Green Bay Packers general manager Ted Thompson has always subscribed to the Ron Wolf draft theory of stockpiling swings at the plate.
On Monday, Thompson received two more hacks in the upcoming 2014 draft when the NFL awarded him a pair of compensatory picks, one in the third round and another in the fifth. It's a valuable currency the Packers have spent well in the team's history, regardless of whether Wolf or Thompson was making the final decisions.
Another chance to strike gold awaits Thompson in May.
According to a press release from NFL Communications, the Packers received the No. 98 overall pick for losing Greg Jennings to the Minnesota Vikings and the No. 176 pick for Erik Walden signing with the Indianapolis Colts last spring.
The Packers now have a pick in every round, with two in both the third and fifth, and nine selections total.
"We’re certainly glad to have them,” Thompson said of the compensatory picks back in 2012, per Rob Demovsky of the Green Bay Press Gazette. “It’s always good to have extra picks. Like (former Packers GM) Ron (Wolf) said, ‘The more swings you have at the plate, the better off you usually do.’"
More swings equal more opportunities, and more opportunities increase the probability of getting a hit during a process that is always unpredictable.
Thompson has actually fared better than most picking players during the draft, in part because he's always getting more dips into the pot.
With two more picks awarded in 2014, Thompson has now been awarded 11 compensatory picks since debuting as the Packers general manager in 2005. He's received at least one in every year but 2005 and 2009, and compensatory picks were out of his control during his first year on the job.
|2006||OL Tony Moll||5th|
|2006||DE Dave Tollefson||7th|
|2007||TE Clark Harris||7th|
|2008||OL Josh Sitton||4th|
|2010||OL Marshall Newhouse||5th|
|2011||CB Davon House||4th|
|2012||DE Mike Daniels||4th|
|2012||S Jerron McMillian||4th|
|2013||DL Josh Boyd||5th|
*No comp picks in 2005, 2009
Most of those added selections have turned into assets, especially recently.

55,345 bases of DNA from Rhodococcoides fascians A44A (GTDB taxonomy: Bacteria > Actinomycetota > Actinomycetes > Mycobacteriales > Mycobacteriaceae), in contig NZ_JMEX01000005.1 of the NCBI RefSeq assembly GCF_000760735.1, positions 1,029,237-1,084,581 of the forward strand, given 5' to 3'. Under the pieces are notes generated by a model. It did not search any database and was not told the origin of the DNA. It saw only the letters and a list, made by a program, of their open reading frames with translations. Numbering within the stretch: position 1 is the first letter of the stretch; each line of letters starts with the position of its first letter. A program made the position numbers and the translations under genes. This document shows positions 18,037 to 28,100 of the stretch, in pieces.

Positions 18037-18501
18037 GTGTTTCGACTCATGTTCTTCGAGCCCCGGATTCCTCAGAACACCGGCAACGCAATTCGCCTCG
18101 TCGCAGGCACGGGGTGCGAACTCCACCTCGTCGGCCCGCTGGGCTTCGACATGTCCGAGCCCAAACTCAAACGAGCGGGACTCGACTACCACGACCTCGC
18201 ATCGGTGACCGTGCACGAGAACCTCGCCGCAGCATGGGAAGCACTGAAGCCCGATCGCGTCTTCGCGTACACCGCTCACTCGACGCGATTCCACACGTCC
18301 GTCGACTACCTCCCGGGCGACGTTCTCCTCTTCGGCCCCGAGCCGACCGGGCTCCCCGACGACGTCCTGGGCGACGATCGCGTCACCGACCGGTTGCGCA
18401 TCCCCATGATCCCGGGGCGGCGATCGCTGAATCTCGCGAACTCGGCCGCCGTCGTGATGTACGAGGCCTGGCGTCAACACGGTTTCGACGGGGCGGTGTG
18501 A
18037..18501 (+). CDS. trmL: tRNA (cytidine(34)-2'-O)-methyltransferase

Thompson picked Josh Sitton with a fourth-round compensatory pick in 2008. He's since become a stalwart on the Packers offensive line, earning Pro Bowl honors in 2012 as a right guard and All-Pro recognition as a left guard last season. Sitton has made 80 starts over six NFL seasons.
Marshall Newhouse arrived as a fifth-round comp pick in 2010. He eventually slotted in as the offense's starting left tackle during the highest scoring season in Packers history. A year later, Thompson used a fourth-round comp selection on cornerback Davon House, who remains on the roster.
In 2012, he struck out with safety Jerron McMillian but hit a home run with defensive lineman Mike Daniels. While McMillian was cut last December, Daniels has developed into a disruptive pass-rusher who should see hit snaps skyrocket next season.
His most recent compensatory pick came last season, when he selected defensive lineman Josh Boyd in the fifth round. Boyd flashed as a raw but versatile player who should be part of Green Bay's defensive line rotation in 2014.
Other Thompson comp picks include offensive tackle Tony Moll (fifth round) and defensive end Dave Tollefson (seventh) in 2006 and tight end Clark Hunt (seventh) in 2007.
Once upon a time, Wolf used his awarded picks to snag players such as Tyrone Williams (third, 1996), Marco Rivera (sixth, 1996), Matt Hasselbeck (sixth, 1998), Josh Bidwell (fourth, 1999), Aaron Brooks (fourth, 1999) and Cletidus Hunt (third, 1999). Mike Sherman, who took over in 2001 and bridged the gap between Wolf and Thompson, selected Najeh Davenport (fourth, 2002) and Scott Wells (seventh, 2004).
The Packers' 33 compensatory picks are the second-most since the league started the program in 1994. The Baltimore Ravens lead the NFL with 41.
This season will actually be the first time Thompson has been awarded a third-round selection, or the highest of compensatory picks. The NFL deemed Jennings' five-year, $45 million deal with $17.8 million guaranteed worth the No. 98 selection, with only the Pittsburgh Steelers (No. 97 overall) receiving a higher pick.